To be clear, there is not a problem with mortgage penalties in principle. When you break a mortgage contract, your lender incurs costs when they unwind agreements related to your loan (these agreements can relate to hedging, servicing, secularization etc.). The penalty charged is supposed to cover these costs while also recouping part of the lender’s lost profit. Fair enough. That’s why they’re called “closed mortgages”. But is it fair for some lenders to use these early terminations as “gotcha” moments?

There is no way on earth that the average Canadian mortgage borrower has any idea that there are significant differences in the way fixed-rate mortgage penalties are calculated, and the largest Canadian lenders, who have milked that lack of awareness to their advantage for years, have been in no hurry to explain it to them.

Summary: a conscientious and well informed independent mortgage planner should be able to explain how penalties are charged by any lender they are recommending.

Payout Penalties: Nasty tricks of the Big-6 Banks – Example 1

Payout penalties – how the Big-6 banks get you, Example 1

Below is a great example of how the Big-6 banks get you on an early mortgage payout.

“The rate is the rate, but the details are the details!” said Grandma Herman.

Mark Herman

Top Alberta mortgage broker for home purchases and mortgage renewals

As you can see from the example below, the banks “discount rate recapture policy” can result in some pretty hefty added costs —$6,048 in the scenario here!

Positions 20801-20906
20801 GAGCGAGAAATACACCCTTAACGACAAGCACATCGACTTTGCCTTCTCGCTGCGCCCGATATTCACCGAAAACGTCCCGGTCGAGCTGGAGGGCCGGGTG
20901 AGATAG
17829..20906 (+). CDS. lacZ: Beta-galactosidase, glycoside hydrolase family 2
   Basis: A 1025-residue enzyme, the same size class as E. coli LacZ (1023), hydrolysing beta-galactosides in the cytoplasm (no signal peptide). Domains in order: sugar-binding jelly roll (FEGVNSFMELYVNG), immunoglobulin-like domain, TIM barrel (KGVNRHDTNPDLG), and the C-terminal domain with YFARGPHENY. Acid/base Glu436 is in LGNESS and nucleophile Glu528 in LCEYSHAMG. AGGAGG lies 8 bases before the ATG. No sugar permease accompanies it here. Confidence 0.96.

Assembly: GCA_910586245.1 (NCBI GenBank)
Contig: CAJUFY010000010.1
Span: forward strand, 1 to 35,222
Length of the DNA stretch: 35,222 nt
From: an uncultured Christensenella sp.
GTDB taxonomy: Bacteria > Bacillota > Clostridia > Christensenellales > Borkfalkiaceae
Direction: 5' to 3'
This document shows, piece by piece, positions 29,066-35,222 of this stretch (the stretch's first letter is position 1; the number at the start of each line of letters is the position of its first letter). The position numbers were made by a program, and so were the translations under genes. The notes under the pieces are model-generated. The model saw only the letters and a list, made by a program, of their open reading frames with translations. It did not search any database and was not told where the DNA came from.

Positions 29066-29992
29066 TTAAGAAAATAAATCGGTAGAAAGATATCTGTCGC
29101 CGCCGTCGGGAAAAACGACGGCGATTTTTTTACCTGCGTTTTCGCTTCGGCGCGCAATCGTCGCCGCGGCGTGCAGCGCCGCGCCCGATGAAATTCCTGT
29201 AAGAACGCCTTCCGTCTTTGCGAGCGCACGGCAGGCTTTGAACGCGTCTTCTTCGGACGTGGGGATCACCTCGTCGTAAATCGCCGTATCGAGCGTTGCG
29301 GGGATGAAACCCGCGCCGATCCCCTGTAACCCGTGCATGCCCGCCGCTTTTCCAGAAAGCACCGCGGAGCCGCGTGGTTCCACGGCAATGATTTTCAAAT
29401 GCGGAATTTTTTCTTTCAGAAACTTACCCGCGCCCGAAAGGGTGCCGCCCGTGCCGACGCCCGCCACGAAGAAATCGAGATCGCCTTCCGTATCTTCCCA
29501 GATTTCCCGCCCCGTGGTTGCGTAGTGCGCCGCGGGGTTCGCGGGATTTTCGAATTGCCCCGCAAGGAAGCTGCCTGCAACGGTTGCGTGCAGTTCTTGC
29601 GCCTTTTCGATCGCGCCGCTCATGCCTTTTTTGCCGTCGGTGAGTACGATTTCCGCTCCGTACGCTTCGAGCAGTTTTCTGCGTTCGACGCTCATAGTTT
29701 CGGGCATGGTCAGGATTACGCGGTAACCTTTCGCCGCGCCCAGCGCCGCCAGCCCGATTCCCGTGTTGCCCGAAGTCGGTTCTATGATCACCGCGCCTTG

On July 31, 2015, you buy your first home and sign a five-year, fixed-term mortgage. As your family grows, you start looking at a bigger home, and after a few months of searching, you find the perfect one—on August 1, 2017.

Because of this unexpected upgrade, you now have to break your mortgage three years before it matures (you have $320,000 left on your mortgage). When you signed your current mortgage, you weren’t concerned about prepayment penalties, but as you can see below, prepayment penalties can have a significant financial impact on your bottom line.

Your situation
Mortgage date July 21, 2015
Date you break your mortgage August 1, 2017
How much you have left owing on your mortgage $320, 000
Your original mortgage term 5 years
How many years left you have on your term 3 years
Mortgage breakage fee at the Big-5 banks Mortgage breakage fee with Broker Banks
5-year posted rate when you got your mortgage 5.39% Not applicable for the IRD calculation
Your actual contract rate 4.00% 4.00%
Discount 1.39% N/A
3-year posted rate on August 1, 2013 (the day you break your mortgage) 3.75% 2.99%
IRD formula (Contract rate – [Posted rate for remaining term – Discount from original mortgage]) x Principal outstanding x Remaining term (Contract rate – Posted rate for remaining term) x Principal outstanding x Remaining term
IRD payment $15,744 $9,696
Difference in fees $6,048

For  a free mortgage check-up, or pre-approval, or compare what we can do vs. your bank, call Mark at 403-681-4376

 Remember, when working with us:
• There is no cost to you for our services as the banks pay us for doing their work,
• You get our professional, un-biased advice & expertise on your mortgage,
• We answer our phones and emails, 7 days a week, from 9 – 9, including holidays,
• Your rate is lower with us as we deal through “broker services” at the banks.